The third is more interesting, because, of course it’s  half true.

The planet’s climate has indeed always changed, long before we had anything to do with it, and the extent of this change has been quite remarkable.

While most of us talk about ice ages, Geologists talk about glacials – periods when there is year round ice cover at one or both poles (such as now), and inter-glacials – periods when the world is totally ice free year round. We are currently coming out of an ice age, which peaked around 22,000 years ago, with widespread ice cover across much of Europe and North America, as far south as Germany, the UK and Ireland.

Going further back there have been numerous warm and cold periods in the Earth’s history, including a period around 400-600 million years ago, when the entire planet is thought to have frozen !

These glacial periods come and go, partly driven by the presence of large land masses at one or both of the planetary poles (via plate tectonics), partly by orbital variation around the sun, and partly (most scientists believe mostly) by variation in atmospheric carbon dioxide levels.

So given all this natural variation – do the sceptics have a point ?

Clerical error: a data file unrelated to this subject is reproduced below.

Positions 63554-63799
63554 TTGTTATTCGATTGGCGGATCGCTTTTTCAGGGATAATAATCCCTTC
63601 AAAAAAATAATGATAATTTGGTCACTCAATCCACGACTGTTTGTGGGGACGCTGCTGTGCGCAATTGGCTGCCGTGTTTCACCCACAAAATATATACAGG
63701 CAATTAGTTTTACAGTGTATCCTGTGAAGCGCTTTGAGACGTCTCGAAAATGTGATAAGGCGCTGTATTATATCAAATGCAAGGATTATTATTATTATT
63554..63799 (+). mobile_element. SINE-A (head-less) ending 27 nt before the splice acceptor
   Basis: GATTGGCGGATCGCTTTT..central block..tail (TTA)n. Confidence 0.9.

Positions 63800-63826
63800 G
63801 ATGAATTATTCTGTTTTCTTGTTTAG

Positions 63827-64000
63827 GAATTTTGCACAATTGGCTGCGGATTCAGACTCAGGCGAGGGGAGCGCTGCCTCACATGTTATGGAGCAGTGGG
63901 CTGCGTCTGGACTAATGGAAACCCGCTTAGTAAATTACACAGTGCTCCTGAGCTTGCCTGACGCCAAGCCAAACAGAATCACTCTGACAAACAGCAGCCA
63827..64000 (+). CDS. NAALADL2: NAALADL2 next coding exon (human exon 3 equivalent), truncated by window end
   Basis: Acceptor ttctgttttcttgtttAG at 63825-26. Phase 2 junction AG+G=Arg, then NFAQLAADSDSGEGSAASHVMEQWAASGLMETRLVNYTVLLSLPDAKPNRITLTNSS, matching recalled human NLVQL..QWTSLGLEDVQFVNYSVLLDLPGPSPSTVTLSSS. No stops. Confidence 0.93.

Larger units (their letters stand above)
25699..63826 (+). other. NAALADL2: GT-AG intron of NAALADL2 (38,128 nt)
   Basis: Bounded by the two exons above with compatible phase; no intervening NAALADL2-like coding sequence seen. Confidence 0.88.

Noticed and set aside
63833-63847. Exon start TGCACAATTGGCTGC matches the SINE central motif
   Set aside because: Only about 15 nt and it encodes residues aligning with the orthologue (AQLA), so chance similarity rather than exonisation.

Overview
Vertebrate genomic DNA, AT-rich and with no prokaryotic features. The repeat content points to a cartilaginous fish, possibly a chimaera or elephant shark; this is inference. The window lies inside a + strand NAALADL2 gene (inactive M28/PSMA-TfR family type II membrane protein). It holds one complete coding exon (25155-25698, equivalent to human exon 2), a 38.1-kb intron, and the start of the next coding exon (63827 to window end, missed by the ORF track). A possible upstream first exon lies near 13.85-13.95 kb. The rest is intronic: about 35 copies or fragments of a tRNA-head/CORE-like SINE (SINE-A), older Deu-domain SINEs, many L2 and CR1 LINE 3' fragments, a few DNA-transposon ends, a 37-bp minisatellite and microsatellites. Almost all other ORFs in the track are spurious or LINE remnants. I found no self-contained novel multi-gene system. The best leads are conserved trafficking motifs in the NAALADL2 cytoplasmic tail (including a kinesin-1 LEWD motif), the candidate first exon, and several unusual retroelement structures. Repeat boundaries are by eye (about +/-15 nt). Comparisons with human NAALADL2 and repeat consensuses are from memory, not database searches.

It’s a question of timescale.

What’s different now is that  carbon dioxide levels have been increasing at incredibly rapid rate in recent years. Measurements of ice cores from Antarctica show that atmospheric carbon dioxide levels varied between 180 and 210 ppm during recent glacials, and 280-300 ppm during recent interglacials.

But, the current concentration of carbon dioxide in the atmosphere is 391 ppm (2012), and is still rising.

We are quickly moving into atmospheric chemistry territory outside the normal range of the recent historical past – at least the last 800,000 years, and possibly much much longer. With global emissions continuing to increase year on year, ever higher levels are now effectively ‘locked-in’, no doubt triggering various tipping points and feedback mechanisms on the way.

Climate change is part of the natural state of the earth – but there seems little doubt our global use of fossil fuels is moving us quickly to somewhere new, outside the variation of the recent past, and that coming to terms with a much warmer world is going to be a significant challenge for us.

What we should do about it is going to have to be another post entirely . . . in the meantime think carefully before buying a house near sea level.

Photo by  Alastair Rae, via Wikicommons

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Save the World – Wear a Onesie